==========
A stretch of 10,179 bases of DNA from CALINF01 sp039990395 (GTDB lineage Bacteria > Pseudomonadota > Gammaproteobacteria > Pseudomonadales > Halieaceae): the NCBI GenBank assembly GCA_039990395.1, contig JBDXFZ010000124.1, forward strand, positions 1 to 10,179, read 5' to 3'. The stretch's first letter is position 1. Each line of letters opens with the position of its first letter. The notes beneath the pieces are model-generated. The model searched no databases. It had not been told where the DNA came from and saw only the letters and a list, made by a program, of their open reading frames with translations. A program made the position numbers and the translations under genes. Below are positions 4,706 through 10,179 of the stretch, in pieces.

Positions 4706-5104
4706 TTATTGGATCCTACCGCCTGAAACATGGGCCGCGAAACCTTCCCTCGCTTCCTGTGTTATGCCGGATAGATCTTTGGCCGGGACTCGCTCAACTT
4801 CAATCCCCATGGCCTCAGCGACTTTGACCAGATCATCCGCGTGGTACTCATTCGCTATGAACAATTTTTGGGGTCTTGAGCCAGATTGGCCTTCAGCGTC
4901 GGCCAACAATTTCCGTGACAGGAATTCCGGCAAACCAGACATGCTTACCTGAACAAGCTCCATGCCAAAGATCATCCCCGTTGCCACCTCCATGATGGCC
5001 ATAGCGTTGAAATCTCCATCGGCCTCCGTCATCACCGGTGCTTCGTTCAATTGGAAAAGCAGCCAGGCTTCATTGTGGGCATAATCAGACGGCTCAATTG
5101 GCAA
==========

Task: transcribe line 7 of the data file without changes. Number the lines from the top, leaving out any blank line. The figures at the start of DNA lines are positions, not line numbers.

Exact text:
5101 GCAA